Playing with the Magic Triangle

The typography module continued this Wednesday, 30 September, for second year students. Building upon foundations firmly laid last week – namely the typographer’s responsibility of becoming familiar with content they are asked to handle – this week progressed to the fundamentals of readability and legibility.

Students began the day in the lecture theatre playing a round of (now infamous!) Type Roulette. As has become custom, students upload their responses to a brief, given in advance, and are chosen at random to describe their approach and resulting work to the rest of the cohort. This week, their task was to edit content from the First Things First manifesto of 2000; choosing an excerpt from either Massimo Vignelli, Katherine McCoy or Lorraine Wild. Why had students selected a particular article? What emerged for them as priorities? How had they chosen to handle the content?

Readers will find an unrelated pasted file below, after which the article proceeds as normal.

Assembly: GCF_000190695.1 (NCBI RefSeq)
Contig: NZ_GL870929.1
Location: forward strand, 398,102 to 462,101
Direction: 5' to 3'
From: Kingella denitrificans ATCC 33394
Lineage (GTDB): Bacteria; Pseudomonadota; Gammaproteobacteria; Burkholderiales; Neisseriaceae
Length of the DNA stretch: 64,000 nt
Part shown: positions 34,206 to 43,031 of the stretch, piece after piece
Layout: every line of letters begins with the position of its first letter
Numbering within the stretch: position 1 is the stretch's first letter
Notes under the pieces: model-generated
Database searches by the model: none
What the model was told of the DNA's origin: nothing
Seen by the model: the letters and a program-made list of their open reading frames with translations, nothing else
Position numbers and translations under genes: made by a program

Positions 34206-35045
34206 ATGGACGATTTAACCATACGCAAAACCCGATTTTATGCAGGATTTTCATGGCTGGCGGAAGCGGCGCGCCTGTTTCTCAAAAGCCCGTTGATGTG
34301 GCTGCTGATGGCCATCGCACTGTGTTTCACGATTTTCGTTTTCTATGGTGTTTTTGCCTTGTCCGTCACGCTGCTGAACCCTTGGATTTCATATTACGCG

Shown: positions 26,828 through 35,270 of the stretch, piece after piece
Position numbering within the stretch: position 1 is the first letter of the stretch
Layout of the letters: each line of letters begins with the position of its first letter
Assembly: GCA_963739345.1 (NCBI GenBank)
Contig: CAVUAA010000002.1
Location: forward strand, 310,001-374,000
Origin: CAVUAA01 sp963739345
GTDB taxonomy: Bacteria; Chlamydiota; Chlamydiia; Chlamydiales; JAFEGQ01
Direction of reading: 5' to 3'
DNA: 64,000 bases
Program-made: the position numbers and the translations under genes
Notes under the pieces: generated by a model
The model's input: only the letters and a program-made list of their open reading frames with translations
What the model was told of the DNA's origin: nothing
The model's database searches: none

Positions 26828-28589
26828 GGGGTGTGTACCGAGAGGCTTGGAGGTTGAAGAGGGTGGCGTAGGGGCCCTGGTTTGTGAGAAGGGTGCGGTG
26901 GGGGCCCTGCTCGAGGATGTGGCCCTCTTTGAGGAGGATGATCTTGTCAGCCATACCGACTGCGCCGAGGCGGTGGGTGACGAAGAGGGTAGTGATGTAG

Andy Neal followed with ‘Beautiful Words’: a lecture referencing historical views on the nature and purpose of good typography. One thing upon which the likes of Stanley Morrison and Jan Tschichold could mutually agree, was that readability and legibility are the highest goal to which designers should attain. Key to this is what Andy describes as the ‘Magic Triangle’; a tension held between the size, leading (line feed) and measure (line length) of any given typeface.

An afternoon back in the studio gave students the opportunity to put these ideas into practice via a series of hands-on exercises–and not a Mac in sight. After all, the Magic Triangle emerges with greater clarity, shape and meaning the more it gets handled.

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